[ODE] Re: Virtual creatures (karl sims etc...)
loth at users.sourceforge.net
Wed May 15 03:45:02 2002
Martin C. Martin wrote:
>>>>For example, a freely rotating body in space, without
>>>>any damping (e.g. air resistance), will continuously gain angular momentum.
> If strictly conserving energy over a long period of time is your goal,
> then ODE isn't for you. However, when evolving virtual creatures, this
> usually isn't a problem. That's because in every time step energy is
> generally added (through muscles) and/or subtracted (through muscles
> and/or friction). The fact that a little extra energy may be added or
> subtracted each time step won't change your results radically.
> If you intend to add little or no energy of your own, and have little or
> no drag, and need energy to stay the same (e.g. simulating planetary
> motions), then you need a physics engine that emphasizes accuracy over
> I'm doing some Karl Sims type work at MIT and using ODE for it, and the
> biggest problem is that constraints aren't added until penetration has
> already happened, i.e. until it's "too late." Then ODE adds a force to
> separate the two bodies. With a little bit of cleverness, the virtual
> creatures can extract quite a bit of energy from this in a single time
> step. For example, check out the video CheatingJumper2_320.mpg here:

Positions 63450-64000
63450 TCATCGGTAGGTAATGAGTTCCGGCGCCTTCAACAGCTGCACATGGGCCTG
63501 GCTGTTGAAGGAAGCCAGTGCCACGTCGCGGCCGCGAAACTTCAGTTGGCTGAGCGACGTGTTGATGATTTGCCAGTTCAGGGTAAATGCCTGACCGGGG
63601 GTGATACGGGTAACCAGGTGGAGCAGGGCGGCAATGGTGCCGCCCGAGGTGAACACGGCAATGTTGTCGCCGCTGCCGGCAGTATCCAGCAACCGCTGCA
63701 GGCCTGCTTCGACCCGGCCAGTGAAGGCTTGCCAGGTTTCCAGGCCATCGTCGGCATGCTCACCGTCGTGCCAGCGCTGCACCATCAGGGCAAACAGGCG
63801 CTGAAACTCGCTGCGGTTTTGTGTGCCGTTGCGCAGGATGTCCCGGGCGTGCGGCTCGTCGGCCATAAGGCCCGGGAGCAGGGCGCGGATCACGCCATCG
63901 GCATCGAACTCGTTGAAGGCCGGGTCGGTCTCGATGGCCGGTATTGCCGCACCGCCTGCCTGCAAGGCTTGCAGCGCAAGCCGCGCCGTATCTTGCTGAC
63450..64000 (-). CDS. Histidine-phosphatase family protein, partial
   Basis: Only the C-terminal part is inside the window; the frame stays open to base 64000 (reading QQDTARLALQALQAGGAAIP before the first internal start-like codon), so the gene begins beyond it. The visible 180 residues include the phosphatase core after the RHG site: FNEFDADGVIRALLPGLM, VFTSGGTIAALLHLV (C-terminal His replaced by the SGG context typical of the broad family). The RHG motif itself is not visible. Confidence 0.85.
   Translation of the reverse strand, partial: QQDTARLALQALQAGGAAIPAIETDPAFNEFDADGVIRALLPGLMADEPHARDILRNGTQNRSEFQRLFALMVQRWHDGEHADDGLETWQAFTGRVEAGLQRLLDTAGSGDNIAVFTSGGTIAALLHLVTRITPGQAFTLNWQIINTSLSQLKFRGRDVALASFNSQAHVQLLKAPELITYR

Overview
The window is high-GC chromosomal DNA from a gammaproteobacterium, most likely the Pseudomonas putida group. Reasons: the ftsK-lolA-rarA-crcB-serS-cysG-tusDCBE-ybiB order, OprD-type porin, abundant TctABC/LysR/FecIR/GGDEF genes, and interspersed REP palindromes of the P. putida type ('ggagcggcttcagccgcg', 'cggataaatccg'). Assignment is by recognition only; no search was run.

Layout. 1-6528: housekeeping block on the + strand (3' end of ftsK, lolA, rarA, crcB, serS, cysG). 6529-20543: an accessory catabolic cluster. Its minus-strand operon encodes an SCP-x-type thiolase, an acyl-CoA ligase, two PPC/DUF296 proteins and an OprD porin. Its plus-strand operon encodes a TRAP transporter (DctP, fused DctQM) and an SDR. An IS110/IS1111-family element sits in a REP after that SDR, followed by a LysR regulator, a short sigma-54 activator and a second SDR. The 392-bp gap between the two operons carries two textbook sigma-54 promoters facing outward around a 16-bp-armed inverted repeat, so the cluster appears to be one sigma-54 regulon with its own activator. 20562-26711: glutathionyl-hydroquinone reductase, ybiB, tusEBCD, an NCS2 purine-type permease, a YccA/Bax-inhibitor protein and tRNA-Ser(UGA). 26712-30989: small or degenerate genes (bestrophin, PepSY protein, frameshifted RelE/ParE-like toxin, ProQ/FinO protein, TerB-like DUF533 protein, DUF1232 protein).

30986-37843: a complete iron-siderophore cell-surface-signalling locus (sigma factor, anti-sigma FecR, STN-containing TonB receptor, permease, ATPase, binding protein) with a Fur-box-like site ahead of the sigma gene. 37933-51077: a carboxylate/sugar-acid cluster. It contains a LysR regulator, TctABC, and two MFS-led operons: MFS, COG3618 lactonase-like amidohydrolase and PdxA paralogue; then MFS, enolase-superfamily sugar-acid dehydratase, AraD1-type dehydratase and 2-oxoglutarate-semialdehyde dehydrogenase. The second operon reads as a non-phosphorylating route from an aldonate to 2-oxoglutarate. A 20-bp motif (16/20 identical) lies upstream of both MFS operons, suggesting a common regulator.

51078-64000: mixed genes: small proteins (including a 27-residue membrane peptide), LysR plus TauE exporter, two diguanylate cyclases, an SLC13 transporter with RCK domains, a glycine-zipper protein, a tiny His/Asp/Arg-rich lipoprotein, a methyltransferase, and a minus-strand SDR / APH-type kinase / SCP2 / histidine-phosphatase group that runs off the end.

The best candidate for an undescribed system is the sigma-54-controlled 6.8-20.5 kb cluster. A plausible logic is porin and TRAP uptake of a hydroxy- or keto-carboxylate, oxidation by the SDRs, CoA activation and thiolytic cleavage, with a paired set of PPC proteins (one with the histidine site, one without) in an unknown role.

Seizure as a means of locomotion. Would it be enough to damage the
creature if a contact joint is too deep, lowering fitness? This would
encourage a more gliding vault and smoother landing and discourage
seizing behaviour. As the generations go on, this could become more
touchy, to make the leap ever smoother.
Spin abuse could likewise cause fitness hits. This would not only make
it hard to exploit over-spinning, but encourage the creature to control
the situation to keep from accidentally going into a spin.
But I haven't done any work in this field, so what do I know.
As to the FPGA creatures exploiting the physical properties of the chip,
there was a Discover magazine article a few years back about this, see
(http://126.96.36.199/archive/output.cfm?ID=1455). The money shot:
"It wasn't just efficient, the chip's performance was downright weird.
The current through the chip was feeding back and forth through the
gates, "swirling around," says Thompson, and then moving on. Nothing at
all like the ordered path that current might take in a human-designed
chip. And of the 32 cells being used, some seemed to be out of the loop.
Although they weren't directly tied to the main circuit, they were
affecting the performance of the chip. This is what Thompson calls "the
crazy thing about it."
"Thompson gradually narrowed the possible explanations down to a handful
of phenomena. The most likely is known as electromagnetic coupling,
which means the cells on the chip are so close to each other that they
could, in effect, broadcast radio signals between themselves without
sending current down the interconnecting wires. Chip designers, aware of
the potential for electromagnetic coupling between adjacent components
on their chips, go out of their way to design their circuits so that it
won't affect the performance. In Thompson's case, evolution seems to
have discovered the phenomenon and put it to work."
> So, I'm toying around with adding the constraint a timestep early, i.e.
> on any timestep where two things would otherwise start to